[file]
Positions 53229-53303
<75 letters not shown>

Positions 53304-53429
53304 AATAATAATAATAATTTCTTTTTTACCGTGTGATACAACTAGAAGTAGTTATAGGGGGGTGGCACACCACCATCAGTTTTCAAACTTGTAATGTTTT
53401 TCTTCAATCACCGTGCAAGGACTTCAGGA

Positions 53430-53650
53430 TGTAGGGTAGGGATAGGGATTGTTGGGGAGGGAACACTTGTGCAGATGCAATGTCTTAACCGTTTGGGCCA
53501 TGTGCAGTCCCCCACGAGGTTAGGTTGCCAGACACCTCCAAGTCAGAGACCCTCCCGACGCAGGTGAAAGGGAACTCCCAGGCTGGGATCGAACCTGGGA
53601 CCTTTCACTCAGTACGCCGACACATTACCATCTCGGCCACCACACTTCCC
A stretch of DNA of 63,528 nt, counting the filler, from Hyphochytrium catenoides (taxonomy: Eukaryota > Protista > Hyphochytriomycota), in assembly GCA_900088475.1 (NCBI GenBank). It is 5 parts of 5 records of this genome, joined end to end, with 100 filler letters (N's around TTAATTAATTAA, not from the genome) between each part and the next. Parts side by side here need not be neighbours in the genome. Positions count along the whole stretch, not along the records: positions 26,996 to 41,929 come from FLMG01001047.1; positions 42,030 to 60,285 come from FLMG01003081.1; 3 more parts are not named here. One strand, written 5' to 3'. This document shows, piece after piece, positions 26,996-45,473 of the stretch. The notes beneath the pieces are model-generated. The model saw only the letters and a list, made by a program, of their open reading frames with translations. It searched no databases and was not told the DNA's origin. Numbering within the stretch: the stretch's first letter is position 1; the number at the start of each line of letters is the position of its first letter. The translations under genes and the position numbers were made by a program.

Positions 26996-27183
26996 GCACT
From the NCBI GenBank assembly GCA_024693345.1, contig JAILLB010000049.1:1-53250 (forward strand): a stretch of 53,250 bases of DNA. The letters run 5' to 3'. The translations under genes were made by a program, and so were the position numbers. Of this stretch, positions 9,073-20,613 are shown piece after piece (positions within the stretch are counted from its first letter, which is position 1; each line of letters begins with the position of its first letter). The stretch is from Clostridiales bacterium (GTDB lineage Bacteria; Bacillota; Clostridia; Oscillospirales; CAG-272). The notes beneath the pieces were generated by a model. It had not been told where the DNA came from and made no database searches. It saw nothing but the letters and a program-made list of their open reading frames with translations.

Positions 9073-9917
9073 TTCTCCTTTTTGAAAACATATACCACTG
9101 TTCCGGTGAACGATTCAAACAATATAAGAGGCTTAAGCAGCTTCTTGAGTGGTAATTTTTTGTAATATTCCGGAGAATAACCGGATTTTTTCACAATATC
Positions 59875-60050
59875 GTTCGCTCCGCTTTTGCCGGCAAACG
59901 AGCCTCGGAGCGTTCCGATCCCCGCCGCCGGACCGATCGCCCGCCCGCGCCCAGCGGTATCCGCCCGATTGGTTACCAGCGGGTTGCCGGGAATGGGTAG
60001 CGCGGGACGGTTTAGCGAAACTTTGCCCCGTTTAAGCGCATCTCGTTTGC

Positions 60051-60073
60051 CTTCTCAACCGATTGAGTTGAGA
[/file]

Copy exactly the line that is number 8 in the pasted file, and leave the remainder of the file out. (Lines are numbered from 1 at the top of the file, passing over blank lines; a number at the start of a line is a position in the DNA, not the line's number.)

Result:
53501 TGTGCAGTCCCCCACGAGGTTAGGTTGCCAGACACCTCCAAGTCAGAGACCCTCCCGACGCAGGTGAAAGGGAACTCCCAGGCTGGGATCGAACCTGGGA